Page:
Does the Debt Ceiling Really Matter?

Last Wednesday, President Trump reached a surprise deal with Democratic congressional leaders to increase the debt limit, funding the government until mid-December. The short-term debt ceiling extension was packaged with nearly eight billion in Hurricane Harvey relief funding.

 

The deal, which passed on Friday (316-90), was received with indignation from factions within the President’s own party. The same proposal had been rejected earlier in the day by Speaker Paul Ryan (R – WI). Republicans now argue that they will enter re-negotiations in December without the leverage needed to secure spending cuts and conservative reforms. For Trump, who’s remained highly critical of Congress’ failure to pass several of his keystone campaign promises, this is a significant legislative victory. It is also a savvy political move by the self-styled ‘deal-maker’, showing his newfound willingness to cross party lines to avoid needless Congressional obstructionism.

 

According to the New York Times, Trump is now considering doing away with the debt ceiling entirely.

 

So what, exactly, is the debt ceiling?

 

The debt ceiling or debt limit is the total amount of national debt that can be issued by the United States Treasury. In essence, much like a credit card spending limit, it puts a cap on the amount of money the federal government can borrow. And since each year, the U.S. government spends more than it collects in tax revenue, it borrows the difference. Specifically, it “issues debt” – selling Treasury bills, notes, bonds, and inflation-protected securities (TIPS) to other federal agencies, citizens, businesses, local governments and foreign entities.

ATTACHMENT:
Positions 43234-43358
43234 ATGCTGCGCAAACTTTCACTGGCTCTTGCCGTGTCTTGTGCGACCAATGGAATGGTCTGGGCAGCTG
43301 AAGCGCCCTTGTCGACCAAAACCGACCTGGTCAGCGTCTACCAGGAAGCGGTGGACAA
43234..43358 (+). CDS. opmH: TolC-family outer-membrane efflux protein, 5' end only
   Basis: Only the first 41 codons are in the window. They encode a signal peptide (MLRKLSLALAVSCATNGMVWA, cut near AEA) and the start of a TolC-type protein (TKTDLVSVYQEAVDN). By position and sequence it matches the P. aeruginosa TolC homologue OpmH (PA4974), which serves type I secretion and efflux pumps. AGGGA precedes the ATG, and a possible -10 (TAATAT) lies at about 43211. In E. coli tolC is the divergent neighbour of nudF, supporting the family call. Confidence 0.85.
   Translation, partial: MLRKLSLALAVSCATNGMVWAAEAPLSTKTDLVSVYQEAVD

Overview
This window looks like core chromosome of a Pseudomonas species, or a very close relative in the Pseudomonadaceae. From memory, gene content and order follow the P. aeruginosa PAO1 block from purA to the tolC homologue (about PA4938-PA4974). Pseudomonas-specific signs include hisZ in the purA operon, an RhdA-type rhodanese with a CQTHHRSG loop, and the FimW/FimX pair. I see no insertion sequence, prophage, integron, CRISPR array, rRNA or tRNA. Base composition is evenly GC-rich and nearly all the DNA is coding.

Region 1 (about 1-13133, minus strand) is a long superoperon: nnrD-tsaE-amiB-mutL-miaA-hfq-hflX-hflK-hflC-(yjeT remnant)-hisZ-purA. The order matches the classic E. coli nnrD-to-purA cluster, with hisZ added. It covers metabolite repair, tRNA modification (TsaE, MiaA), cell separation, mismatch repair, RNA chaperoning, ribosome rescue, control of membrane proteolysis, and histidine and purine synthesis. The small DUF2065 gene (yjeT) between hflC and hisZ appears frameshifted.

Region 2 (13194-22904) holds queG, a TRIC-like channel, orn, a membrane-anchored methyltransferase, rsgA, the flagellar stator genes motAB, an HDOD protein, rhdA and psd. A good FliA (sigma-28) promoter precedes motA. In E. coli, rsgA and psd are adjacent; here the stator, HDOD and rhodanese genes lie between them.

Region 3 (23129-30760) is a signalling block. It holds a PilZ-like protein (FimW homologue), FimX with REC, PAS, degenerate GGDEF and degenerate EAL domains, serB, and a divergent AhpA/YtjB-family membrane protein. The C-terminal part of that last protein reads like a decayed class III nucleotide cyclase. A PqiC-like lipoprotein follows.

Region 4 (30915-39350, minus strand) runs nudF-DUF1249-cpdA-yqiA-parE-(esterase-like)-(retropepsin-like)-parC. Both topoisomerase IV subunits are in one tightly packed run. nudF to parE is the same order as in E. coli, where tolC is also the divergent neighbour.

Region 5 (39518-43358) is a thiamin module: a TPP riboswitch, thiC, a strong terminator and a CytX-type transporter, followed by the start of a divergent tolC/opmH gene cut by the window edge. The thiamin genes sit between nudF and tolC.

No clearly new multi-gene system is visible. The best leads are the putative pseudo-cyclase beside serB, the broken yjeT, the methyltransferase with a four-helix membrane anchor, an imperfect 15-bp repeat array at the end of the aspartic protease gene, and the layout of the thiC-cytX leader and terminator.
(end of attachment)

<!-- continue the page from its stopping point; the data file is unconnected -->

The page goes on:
Under Article I, Section VIII of the Constitution, only Congress can authorize the borrowing of money on the credit of the United States. Up until the early 20th century, there was no debt ceiling. Congress would directly authorize each individual debt issued, as it did, for example, to finance the construction of the Panama Canal. However, during World War I, the debt ceiling was created by the Second Liberty Bond Act of 1917, giving the U.S. Treasury greater flexibility in issuing war bonds.

 

In modern times, the debt ceiling is routinely raised without issue – ten times in the last ten years and 78 times since 1960. Contentions arise, and the debt ceiling becomes a political tool, in occasions when the President and Congress can’t agree on fiscal policy.

 

If the debt ceiling isn’t raised, the Treasury can’t issue new notes and must only rely on incoming revenue to pay federal expenses. Programs such as Social Security, Medicare and Medicaid would be endangered. Federal workers would be furloughed. Interest rates would rise and the economy would turn sluggish.

 

In reality, while the potential consequences are disastrous, they are highly likely to come to fruition. With a $19 trillion dollar national debt, raising the debt ceiling is almost a symbolic gesture at this point.

 

On  Friday, President Trump signaled an openness to permanently remove the federal limit on government borrowing.

 

“For many years people have been talking about getting rid of [the] debt ceiling altogether and there are a lot of good reasons to do that,” Trump said at the White House.

 

This is a stunning reversal of his campaign promise to reel in the national debt. It is also a significant blow to his party’s official long-standing stance, which holds that the debt ceiling should be raised only if other fiscal reforms are taken to restrain the size of government.

 

However, the idea has historically experienced a fair amount of support amongst both Democrats and Republicans. It would take effectively take away an obstructionist mechanism and longtime political bluff that could lead eventually to a default, and economic catastrophe.

 

The President didn’t outline any specific proposals to jettison the debt ceiling, However, it is believed that Vice President Pence is advocating a solution that would automatically “raise the debt ceiling every time Congress approves a budget.”

 

While permanent reform to the debt limit is only theoretical at this point, in the short-term, Congress has until December 15th to hammer out a new deal to avoid a government shutdown.  

Chris Marchesano